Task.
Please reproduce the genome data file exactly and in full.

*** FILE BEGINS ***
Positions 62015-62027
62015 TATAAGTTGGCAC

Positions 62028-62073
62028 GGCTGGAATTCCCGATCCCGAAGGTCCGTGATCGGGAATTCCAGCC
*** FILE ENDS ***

Positions 62015-62027
62015 TATAAGTTGGCAC

Positions 62028-62073
62028 GGCTGGAATTCCCGATCCCGAAGGTCCGTGATCGGGAATTCCAGCC